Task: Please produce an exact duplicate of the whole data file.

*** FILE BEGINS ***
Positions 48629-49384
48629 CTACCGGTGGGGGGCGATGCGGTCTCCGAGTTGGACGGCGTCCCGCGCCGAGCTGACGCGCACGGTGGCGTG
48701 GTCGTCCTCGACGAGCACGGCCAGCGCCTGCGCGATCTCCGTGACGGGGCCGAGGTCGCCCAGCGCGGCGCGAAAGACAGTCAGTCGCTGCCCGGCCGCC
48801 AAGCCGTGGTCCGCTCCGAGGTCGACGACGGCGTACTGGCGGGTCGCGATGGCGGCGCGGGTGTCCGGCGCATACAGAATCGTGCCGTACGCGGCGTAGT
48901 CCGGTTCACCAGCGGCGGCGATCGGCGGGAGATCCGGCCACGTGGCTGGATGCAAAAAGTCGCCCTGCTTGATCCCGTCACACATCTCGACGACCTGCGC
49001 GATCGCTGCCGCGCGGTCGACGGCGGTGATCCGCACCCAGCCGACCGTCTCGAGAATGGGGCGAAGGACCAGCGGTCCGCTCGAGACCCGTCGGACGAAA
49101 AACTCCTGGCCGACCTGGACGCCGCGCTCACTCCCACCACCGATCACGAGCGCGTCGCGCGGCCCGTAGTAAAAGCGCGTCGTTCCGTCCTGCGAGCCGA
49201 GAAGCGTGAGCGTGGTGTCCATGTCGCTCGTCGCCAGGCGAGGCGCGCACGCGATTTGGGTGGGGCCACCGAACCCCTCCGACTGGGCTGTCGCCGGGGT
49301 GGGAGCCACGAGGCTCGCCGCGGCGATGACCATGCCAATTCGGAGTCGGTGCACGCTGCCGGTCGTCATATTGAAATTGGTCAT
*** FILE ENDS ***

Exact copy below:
Positions 48629-49384
48629 CTACCGGTGGGGGGCGATGCGGTCTCCGAGTTGGACGGCGTCCCGCGCCGAGCTGACGCGCACGGTGGCGTG
48701 GTCGTCCTCGACGAGCACGGCCAGCGCCTGCGCGATCTCCGTGACGGGGCCGAGGTCGCCCAGCGCGGCGCGAAAGACAGTCAGTCGCTGCCCGGCCGCC
48801 AAGCCGTGGTCCGCTCCGAGGTCGACGACGGCGTACTGGCGGGTCGCGATGGCGGCGCGGGTGTCCGGCGCATACAGAATCGTGCCGTACGCGGCGTAGT
48901 CCGGTTCACCAGCGGCGGCGATCGGCGGGAGATCCGGCCACGTGGCTGGATGCAAAAAGTCGCCCTGCTTGATCCCGTCACACATCTCGACGACCTGCGC
49001 GATCGCTGCCGCGCGGTCGACGGCGGTGATCCGCACCCAGCCGACCGTCTCGAGAATGGGGCGAAGGACCAGCGGTCCGCTCGAGACCCGTCGGACGAAA
49101 AACTCCTGGCCGACCTGGACGCCGCGCTCACTCCCACCACCGATCACGAGCGCGTCGCGCGGCCCGTAGTAAAAGCGCGTCGTTCCGTCCTGCGAGCCGA
49201 GAAGCGTGAGCGTGGTGTCCATGTCGCTCGTCGCCAGGCGAGGCGCGCACGCGATTTGGGTGGGGCCACCGAACCCCTCCGACTGGGCTGTCGCCGGGGT
49301 GGGAGCCACGAGGCTCGCCGCGGCGATGACCATGCCAATTCGGAGTCGGTGCACGCTGCCGGTCGTCATATTGAAATTGGTCAT